Webserver and database combination on Raspberry Pi

My normal combination on the big-server side would be Apache + MySQL (or PostgreSQL), but on the RPi this seems to be absolute overkill. For data-logging operations I would not use the local system anyway (looking at MQTT as well as Remote MongoDB datastore via REST Webservices). After some poking around and reading up on the options I decided to go for the following combo: LightHTTPD + SQLite. Both are lightweight replacement of their fully-featured big-server counterparts (Apache HTTP & MySQL) and have very familiar configurations. There would be other options that have even less resource usage, but I really don't have the time to start from scratch somewhere. Another reason to go for this combination is that these are very well supported systems with regular security audits. Even though I am not planning to use my RPi's for anything mission-critical this is always worth a consideration as you don't need to unnecessarily introduce vulnerabilities to your network. Install & configure LightHTTPD sudo apt-get install lighttpd php5 php5-cgi php5-sqlite sudo lighty-enable-mod fastcgi sudo lighty-enable-mod fastcgi-php Further config changes can be also made via the config file. sudo vim /etc/lighttpd/lighttpd.conf sudo service lighttpd force-reload Install & configure SQLite sudo apt-get install sqlite3 sqlite3 /home/username/database_name.db All other commands are standard SQL from the 'sqlite>' command prompt or via SQL scripts like sqlite3 /home/username/database_name.db < sql_script.sql Access Databases from the webserver (using PHP) < ?php $db = new SQLite3('mysqlitedb.db'); $results = $db->query('SELECT bar FROM foo'); while ($row = $results->fetchArray()) { var_dump($row); } ?>…

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Chromebook tips to get started

Just got myself (actually it's for our Office Manager back in OZ) one of these Chromebooks while in Europe (since Google Australia with their absolutely hopeless hardware strategy do not seem to be able to ship any devices - Nexus 4 anyone ?) . Since the first days turned out to be a bit of a frustrating experience, I thought I share some of the findings as I had a hard time finding much useful info on troubleshooting ChromeOS. Wireless Connection (WIFI) Do not use WPA (or for that matter WEP) connections with ChromeOS. I had extreme difficulties browsing webpages on the Chrombook. Some pages would load, some pages would not load at all. There seemed to be no consitency to it as some would load one day, but not another. Somewhere in the Google Groups there seemed to be people reporting issues with wireless connections using WEP. It turned out that the Wireless Modem Router (Telekom Austria supplied Pirelli PBS modem) where I was staying was set to WPA encryption only by default. Once I figured out how to set the unit to WPA2 (which these days should really be the default anyway) things started to actually work consistently. Check the sections below (specially chrome://diagnostics) to see how you can find out what's going wrong. However to save some trouble & frustrations, before you do anything make sure your Chrombook connects using WPA2 ! Terminal CTRL+ALT+T will launch the Chrome Shell which is a slightly odd and very cut-down…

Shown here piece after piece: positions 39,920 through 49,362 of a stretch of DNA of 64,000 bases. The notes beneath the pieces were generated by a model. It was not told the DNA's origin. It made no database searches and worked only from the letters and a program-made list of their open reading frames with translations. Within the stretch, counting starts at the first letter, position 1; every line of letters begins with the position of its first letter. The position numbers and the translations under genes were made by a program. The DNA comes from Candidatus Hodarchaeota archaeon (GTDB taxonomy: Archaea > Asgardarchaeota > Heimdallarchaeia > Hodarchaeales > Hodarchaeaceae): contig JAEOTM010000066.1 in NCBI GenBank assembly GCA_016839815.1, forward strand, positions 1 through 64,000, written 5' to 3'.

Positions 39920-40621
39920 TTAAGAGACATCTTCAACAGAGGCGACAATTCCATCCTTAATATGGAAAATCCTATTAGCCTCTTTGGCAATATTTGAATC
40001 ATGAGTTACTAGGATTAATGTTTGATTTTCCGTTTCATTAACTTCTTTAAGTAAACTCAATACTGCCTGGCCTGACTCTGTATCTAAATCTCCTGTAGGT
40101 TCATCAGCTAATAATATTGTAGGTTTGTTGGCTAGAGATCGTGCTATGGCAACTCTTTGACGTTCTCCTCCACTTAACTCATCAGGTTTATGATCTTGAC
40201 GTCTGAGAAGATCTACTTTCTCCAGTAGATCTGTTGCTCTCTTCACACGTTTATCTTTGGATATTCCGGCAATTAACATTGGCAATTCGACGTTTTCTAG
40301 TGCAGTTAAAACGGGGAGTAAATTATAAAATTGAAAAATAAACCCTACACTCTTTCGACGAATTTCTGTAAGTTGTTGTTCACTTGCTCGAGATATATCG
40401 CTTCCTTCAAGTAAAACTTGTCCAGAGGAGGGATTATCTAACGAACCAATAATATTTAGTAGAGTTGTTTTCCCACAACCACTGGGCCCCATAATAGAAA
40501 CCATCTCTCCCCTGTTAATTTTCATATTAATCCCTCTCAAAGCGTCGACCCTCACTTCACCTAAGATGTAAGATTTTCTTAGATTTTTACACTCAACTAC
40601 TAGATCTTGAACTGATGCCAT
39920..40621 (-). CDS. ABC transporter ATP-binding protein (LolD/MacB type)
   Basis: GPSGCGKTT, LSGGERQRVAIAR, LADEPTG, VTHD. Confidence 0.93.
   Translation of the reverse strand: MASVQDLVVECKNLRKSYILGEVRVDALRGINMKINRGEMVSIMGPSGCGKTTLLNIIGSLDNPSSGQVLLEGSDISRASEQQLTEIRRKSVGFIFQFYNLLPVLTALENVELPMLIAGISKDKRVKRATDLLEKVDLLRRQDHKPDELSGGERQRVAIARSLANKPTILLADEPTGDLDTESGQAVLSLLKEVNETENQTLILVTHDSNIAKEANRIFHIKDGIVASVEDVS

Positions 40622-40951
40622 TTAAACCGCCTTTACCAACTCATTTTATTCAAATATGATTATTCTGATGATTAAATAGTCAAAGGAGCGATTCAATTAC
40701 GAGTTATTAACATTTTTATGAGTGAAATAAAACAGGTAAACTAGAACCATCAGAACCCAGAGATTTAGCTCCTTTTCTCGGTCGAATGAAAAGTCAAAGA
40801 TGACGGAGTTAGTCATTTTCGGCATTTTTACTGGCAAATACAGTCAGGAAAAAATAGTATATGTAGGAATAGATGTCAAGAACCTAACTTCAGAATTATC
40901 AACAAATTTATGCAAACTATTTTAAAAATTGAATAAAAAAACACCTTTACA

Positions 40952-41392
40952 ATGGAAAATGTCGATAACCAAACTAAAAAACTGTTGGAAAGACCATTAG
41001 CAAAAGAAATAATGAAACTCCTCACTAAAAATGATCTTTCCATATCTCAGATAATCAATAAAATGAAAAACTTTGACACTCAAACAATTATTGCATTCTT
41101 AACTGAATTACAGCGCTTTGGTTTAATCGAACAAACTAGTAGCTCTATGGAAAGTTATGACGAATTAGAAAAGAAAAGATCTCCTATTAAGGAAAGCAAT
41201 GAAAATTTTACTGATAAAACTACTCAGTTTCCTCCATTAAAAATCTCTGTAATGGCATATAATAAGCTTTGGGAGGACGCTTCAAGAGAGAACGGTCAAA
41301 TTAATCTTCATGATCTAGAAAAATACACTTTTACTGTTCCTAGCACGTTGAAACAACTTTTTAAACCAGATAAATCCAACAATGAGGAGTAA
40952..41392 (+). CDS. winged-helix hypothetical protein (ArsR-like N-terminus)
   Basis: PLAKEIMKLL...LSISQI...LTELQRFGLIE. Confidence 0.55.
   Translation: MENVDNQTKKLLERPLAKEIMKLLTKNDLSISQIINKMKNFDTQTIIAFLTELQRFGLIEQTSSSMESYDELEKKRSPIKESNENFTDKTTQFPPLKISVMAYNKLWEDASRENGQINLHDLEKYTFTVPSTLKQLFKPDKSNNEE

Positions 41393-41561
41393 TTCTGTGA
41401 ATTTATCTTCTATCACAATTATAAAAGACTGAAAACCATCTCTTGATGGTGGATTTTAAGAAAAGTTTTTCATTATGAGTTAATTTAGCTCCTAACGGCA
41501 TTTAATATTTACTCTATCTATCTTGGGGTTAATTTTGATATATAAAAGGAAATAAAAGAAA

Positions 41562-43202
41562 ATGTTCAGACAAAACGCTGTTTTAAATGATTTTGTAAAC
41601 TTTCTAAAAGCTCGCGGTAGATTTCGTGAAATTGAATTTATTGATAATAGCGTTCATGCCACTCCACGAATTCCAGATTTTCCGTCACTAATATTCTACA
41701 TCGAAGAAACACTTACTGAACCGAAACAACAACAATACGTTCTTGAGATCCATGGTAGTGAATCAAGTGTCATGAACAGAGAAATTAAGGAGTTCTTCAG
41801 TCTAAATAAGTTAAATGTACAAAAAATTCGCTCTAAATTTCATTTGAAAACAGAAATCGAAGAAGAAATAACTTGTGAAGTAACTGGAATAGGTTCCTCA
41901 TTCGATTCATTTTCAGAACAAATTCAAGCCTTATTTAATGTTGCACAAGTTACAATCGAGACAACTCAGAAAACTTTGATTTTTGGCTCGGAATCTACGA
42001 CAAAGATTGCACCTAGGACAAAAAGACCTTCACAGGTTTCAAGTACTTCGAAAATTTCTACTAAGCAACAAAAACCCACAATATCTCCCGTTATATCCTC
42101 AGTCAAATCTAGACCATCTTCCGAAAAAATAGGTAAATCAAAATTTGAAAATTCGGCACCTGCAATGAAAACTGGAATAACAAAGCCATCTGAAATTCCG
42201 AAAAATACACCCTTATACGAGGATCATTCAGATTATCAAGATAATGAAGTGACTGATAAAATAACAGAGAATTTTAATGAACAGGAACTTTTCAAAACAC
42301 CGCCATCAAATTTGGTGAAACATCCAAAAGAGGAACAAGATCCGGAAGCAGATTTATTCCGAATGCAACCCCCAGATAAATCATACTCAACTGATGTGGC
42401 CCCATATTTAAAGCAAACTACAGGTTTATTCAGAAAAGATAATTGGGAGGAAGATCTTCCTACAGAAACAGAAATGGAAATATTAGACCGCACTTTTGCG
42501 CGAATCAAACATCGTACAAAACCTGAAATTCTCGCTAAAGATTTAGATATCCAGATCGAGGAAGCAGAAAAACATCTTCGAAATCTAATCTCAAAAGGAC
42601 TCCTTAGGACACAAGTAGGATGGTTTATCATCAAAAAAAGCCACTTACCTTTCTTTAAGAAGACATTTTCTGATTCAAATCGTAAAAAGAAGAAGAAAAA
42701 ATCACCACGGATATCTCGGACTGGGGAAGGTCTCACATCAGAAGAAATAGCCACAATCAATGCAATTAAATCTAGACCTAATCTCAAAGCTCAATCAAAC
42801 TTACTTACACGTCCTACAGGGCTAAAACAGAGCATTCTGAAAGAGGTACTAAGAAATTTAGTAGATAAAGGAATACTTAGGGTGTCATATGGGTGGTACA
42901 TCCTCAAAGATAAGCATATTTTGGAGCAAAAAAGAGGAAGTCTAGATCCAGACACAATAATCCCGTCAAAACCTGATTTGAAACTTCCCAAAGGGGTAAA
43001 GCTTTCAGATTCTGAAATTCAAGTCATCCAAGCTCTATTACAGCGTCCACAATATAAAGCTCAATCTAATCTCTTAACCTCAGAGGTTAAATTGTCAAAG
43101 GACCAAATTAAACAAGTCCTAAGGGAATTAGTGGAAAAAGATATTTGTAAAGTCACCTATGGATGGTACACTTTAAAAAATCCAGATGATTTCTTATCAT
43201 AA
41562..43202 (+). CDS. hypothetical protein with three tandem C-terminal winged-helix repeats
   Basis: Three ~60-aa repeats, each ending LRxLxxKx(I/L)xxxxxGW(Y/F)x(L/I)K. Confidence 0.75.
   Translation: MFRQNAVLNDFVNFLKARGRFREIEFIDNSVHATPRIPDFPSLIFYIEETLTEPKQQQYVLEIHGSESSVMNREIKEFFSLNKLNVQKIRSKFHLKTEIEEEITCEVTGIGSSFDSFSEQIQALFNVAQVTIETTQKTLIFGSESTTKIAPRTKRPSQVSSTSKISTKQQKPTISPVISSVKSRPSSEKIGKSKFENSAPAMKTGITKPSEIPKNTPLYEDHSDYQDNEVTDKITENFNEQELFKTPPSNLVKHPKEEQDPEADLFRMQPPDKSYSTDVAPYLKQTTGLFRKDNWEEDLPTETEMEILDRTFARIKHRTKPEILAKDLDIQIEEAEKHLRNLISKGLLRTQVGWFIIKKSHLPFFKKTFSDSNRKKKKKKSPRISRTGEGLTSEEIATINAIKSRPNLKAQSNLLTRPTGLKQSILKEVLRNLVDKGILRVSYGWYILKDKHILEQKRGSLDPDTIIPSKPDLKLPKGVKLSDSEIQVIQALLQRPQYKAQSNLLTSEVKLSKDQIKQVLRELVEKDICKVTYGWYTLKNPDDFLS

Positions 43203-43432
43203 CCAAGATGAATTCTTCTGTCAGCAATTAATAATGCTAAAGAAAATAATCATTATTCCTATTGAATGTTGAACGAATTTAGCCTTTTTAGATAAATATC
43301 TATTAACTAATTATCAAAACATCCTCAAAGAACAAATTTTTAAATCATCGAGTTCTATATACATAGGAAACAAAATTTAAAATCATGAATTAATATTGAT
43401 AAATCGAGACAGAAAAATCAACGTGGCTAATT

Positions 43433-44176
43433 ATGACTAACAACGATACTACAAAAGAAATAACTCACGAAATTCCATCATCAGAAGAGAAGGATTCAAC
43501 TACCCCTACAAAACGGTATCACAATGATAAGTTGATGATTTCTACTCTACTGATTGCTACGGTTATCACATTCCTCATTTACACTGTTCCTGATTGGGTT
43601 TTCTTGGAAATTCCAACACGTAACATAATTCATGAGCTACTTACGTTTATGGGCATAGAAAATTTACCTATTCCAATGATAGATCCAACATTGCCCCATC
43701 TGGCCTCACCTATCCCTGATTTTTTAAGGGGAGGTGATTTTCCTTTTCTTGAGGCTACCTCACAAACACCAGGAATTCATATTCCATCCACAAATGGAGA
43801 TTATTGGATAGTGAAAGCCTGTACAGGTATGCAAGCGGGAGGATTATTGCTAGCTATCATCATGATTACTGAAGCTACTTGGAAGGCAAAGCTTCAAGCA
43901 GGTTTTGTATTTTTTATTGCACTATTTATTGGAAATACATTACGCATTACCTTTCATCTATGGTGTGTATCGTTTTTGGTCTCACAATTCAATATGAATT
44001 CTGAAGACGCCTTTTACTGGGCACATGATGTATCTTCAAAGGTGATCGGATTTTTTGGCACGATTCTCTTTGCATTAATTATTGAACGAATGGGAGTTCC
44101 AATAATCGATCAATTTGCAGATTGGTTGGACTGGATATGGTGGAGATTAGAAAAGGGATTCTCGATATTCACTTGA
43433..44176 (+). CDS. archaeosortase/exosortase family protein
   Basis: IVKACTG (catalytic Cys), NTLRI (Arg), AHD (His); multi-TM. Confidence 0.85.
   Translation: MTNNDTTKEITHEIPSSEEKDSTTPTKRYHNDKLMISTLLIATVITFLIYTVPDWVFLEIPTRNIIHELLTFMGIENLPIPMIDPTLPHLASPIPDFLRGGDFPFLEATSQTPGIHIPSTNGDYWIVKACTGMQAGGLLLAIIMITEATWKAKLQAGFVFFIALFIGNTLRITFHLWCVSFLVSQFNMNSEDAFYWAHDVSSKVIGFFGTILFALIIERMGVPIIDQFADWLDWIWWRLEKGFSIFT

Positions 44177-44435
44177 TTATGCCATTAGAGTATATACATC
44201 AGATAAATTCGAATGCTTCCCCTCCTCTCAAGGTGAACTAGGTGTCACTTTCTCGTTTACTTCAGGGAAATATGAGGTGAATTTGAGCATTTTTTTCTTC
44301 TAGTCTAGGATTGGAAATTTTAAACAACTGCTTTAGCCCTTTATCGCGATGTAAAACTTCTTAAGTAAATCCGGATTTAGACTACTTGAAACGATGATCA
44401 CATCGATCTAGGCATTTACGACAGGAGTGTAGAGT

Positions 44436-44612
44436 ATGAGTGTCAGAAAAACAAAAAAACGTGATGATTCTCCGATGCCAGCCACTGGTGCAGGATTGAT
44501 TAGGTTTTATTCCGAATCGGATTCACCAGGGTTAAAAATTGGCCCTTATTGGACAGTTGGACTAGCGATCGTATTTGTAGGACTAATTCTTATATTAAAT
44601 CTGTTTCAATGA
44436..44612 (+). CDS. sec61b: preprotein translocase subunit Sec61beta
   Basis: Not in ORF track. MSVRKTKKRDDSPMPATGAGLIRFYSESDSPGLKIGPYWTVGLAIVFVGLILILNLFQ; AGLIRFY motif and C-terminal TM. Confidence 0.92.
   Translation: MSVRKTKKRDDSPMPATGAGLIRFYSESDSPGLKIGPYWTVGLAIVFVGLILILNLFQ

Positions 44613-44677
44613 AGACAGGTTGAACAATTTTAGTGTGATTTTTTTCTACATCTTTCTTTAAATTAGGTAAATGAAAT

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Raspberry Pi – Raspbian post install tasks

The Raspbian Install process is fairly well documented using the Raspbian Installer. This is just to document common tasks after the stock install. Install base utils apt-get install sudo vim ntpdate git-core binutils make gcc ca-certificates rpi-update Allow non-root user account access to 'sudo' adduser USERNAME sudo For those Ubuntu users there is no 'admin' group in Raspbian (Debian Wheezy). NTP time update sudo rm /etc/localtime sudo ln -s /usr/share/zoneinfo/Australia/Adelaide /etc/localtime sudo ntpdate -u au.pool.ntp.org Probably best to choose an NTP Server closest to your location or provided by your ISP Firmware upgrade EDIT (2014-03-31): rpi-update is now part of the Raspbian repositories and can be installed via apt-get install rpi-update (I have added this to the above line). Note: unless you want the latest firmware this is not a necessary step as apt-get will update the firmware to the latest stable release. Using Hexxeh updater. Install dependencies wget http://goo.gl/1BOfJ -O /usr/bin/rpi-update && sudo chmod +x /usr/bin/rpi-update sudo rpi-update Install WiringPi Thanks to the excellent work of Gordon Henderson (https://projects.drogon.net/raspberry-pi/wiringpi/) this is a C-based program to read/write to the Raspberry Pi GPIO pins. cd /usr/share git clone git://git.drogon.net/wiringPi cd wiringPi git pull origin ./build Output: wiringPi Build script ===================== The wiringPi I2C helper libraries will not be built. WiringPi library [UnInstall] [Compile] wiringPi.c [Compile] wiringPiFace.c [Compile] wiringSerial.c [Compile] wiringShift.c [Compile] gertboard.c [Compile] piNes.c [Compile] lcd.c [Compile] piHiPri.c [Compile] piThread.c [Compile] wiringPiSPI.c [Compile] softPwm.c [Compile] softServo.c [Compile] softTone.c [Link (Dynamic)] [Install] GPIO Utility [Compile] gpio.c [Link] [Install] All Done. Testing the…

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Mongodb / Python development install on Ubuntu

Add apt repository key sudo apt-key adv --keyserver keyserver.ubuntu.com --recv 7F0CEB10 Add apt repository sudo vim /etc/apt/sources.list.d/10gen.list #add the following line: deb http://downloads-distro.mongodb.org/repo/ubuntu-upstart dist 10gen Install mongodb & python utils sudo apt-get update sudo apt-get install mongodb-10gen python-pip python-dev build-essential pip install pymongo

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Accessing 1-wire devices on Raspberry Pi using OWFS